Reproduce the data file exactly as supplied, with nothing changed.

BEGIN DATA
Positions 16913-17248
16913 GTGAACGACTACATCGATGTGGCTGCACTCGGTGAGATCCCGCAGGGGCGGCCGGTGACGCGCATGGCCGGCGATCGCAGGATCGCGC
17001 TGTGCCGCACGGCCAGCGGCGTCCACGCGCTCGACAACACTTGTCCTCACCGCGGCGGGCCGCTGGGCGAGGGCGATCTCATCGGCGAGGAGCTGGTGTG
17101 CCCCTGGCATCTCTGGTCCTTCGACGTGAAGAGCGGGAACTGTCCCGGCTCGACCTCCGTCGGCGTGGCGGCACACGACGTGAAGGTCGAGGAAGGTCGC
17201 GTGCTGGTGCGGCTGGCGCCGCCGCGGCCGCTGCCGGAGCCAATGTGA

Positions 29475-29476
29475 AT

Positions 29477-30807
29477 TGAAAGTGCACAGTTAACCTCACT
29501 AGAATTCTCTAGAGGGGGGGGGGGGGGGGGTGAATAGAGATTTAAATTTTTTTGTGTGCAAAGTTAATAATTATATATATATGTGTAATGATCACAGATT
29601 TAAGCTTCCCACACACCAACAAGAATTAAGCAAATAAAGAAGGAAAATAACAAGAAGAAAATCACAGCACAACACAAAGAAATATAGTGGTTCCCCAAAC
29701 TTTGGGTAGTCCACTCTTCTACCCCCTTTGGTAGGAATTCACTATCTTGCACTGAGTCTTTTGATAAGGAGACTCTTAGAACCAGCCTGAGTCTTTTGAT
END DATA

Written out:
Positions 16913-17248
16913 GTGAACGACTACATCGATGTGGCTGCACTCGGTGAGATCCCGCAGGGGCGGCCGGTGACGCGCATGGCCGGCGATCGCAGGATCGCGC
17001 TGTGCCGCACGGCCAGCGGCGTCCACGCGCTCGACAACACTTGTCCTCACCGCGGCGGGCCGCTGGGCGAGGGCGATCTCATCGGCGAGGAGCTGGTGTG
17101 CCCCTGGCATCTCTGGTCCTTCGACGTGAAGAGCGGGAACTGTCCCGGCTCGACCTCCGTCGGCGTGGCGGCACACGACGTGAAGGTCGAGGAAGGTCGC
17201 GTGCTGGTGCGGCTGGCGCCGCCGCGGCCGCTGCCGGAGCCAATGTGA

Positions 29475-29476
29475 AT

Positions 29477-30807
29477 TGAAAGTGCACAGTTAACCTCACT
29501 AGAATTCTCTAGAGGGGGGGGGGGGGGGGGTGAATAGAGATTTAAATTTTTTTGTGTGCAAAGTTAATAATTATATATATATGTGTAATGATCACAGATT
29601 TAAGCTTCCCACACACCAACAAGAATTAAGCAAATAAAGAAGGAAAATAACAAGAAGAAAATCACAGCACAACACAAAGAAATATAGTGGTTCCCCAAAC
29701 TTTGGGTAGTCCACTCTTCTACCCCCTTTGGTAGGAATTCACTATCTTGCACTGAGTCTTTTGATAAGGAGACTCTTAGAACCAGCCTGAGTCTTTTGAT